Bunbury monitoring program

We started discharging treated wastewater from the Bunbury Wastewater Treatment Plant via ocean outfall in 2002.

Since then, the volume of discharge has increased from 6.2 million litres to 10 billion litres, due to population growth.

We have engaged an independent consultant, Oceanica Marine and Coastal Specialists, to conduct the program.

Regulatory framework and reporting

The Bunbury Ocean Outlet Monitoring (BOOM) program is conducted under our Licence Conditions set by the Department of Environment and Conservation (DEC) and Ministerial Conditions set by the Minister for Water, which include undertaking monitoring activities annually in January, April and October.

Monitoring components

The components of the Bunbury Monitoring Program set out in our Licence Conditions are summarised below:

Treated wastewater discharged from the Bunbury Wastewater Treatment Plant is monitored to identify contaminants entering the marine environment. Samples are analysed in January, April and October. This complements our regular sampling of treated wastewater.

The treated wastewater characterisation analysis includes testing for the following parameters:

  • Biological Oxygen Demand (BOD)
  • Total suspended solids (TSS)
  • Electrical conductivity
  • Salinity
  • Ammonium (NH4+ as ammonia NH3)
  • Nitrate (NO3-) and Nitrite (NO2-)
  • Total Phosphorus (TP)
  • Thermo-tolerant coliforms (TTC)
  • Metals (Ag, As, Cd, Cr, Cu, Hg, Mo, Ni, Pb, Se, Zn)
  • Pesticides (organochlorine, organophosphates)
  • Herbicides (triazine, phenoxy acid)

Monitoring results indicate that:

  • As most of treated wastewater is domestic, the characteristics of wastewater received at the plant are relatively consistent.
  • The quality of the discharge varies with the level of treatment.
  • All of the Environmental Quality Standards are met following initial dilution of the treated wastewater.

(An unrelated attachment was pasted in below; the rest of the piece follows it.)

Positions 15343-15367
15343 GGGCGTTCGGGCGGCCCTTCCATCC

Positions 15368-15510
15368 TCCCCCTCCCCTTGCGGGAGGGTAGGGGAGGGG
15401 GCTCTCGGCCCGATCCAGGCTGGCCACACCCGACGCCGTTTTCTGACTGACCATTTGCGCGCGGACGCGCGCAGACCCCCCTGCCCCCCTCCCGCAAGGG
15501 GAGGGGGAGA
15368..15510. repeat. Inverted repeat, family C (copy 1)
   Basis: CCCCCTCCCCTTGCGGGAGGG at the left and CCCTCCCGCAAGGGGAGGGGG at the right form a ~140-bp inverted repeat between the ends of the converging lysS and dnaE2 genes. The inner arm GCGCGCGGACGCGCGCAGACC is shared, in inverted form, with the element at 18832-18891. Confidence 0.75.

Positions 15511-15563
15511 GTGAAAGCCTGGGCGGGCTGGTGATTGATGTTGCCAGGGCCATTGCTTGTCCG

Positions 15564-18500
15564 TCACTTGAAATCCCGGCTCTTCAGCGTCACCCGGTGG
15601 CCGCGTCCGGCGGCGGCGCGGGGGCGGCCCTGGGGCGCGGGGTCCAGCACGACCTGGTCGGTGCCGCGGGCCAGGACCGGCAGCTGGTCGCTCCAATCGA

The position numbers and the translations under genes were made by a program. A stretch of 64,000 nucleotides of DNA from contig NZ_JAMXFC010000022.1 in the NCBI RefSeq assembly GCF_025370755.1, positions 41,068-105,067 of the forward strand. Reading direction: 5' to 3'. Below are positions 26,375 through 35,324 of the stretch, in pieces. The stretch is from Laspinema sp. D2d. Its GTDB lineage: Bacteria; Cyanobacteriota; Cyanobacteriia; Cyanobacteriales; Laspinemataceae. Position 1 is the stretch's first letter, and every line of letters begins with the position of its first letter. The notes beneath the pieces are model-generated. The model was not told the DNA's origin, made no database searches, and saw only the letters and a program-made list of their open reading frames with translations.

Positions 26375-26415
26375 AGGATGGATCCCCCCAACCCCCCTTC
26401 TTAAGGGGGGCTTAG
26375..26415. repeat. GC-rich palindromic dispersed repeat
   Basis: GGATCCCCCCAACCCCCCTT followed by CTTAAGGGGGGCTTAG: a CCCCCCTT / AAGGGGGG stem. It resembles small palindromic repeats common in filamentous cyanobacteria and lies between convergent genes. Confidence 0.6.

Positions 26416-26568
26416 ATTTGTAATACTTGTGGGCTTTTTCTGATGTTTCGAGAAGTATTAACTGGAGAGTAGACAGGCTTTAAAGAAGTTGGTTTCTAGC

Numerical modelling is used to develop a robust model of how discharged treated wastewater is diluted by seawater, and how it is dispersed in the marine environment under the action of winds and currents. This has enabled predictions of how treated wastewater discharged from ocean outlets may affect coastal water quality.

Water quality surveys are conducted in January, April and October, by Marine and Freshwater Research Laboratory and Murdoch University, under the direction of Oceanica.

The key monitoring objectives, together with their respective sub-objectives are outlined below: 

Physical-chemical profiles
  • To determine the effect of treated wastewater plume on ambient oceanic conditions e.g. variable salinities in the vicinity of the outlet.
  • To provide a means for monitoring seasonal shifts in oceanographic characteristics and the potential for seasonal changes and/or fluctuations in treated wastewater impacts.
Nutrient and public health water quality monitoring
  • To monitor the potential for nutrient enrichment as a result of the treated wastewater discharge.
  • To determine microbiological counts in the vicinity of the outlet and surrounding environment.
  • Provide data to underpin the development of appropriate Environmental Quality Criteria for coastal waters adjacent to the Bunbury ocean outfall.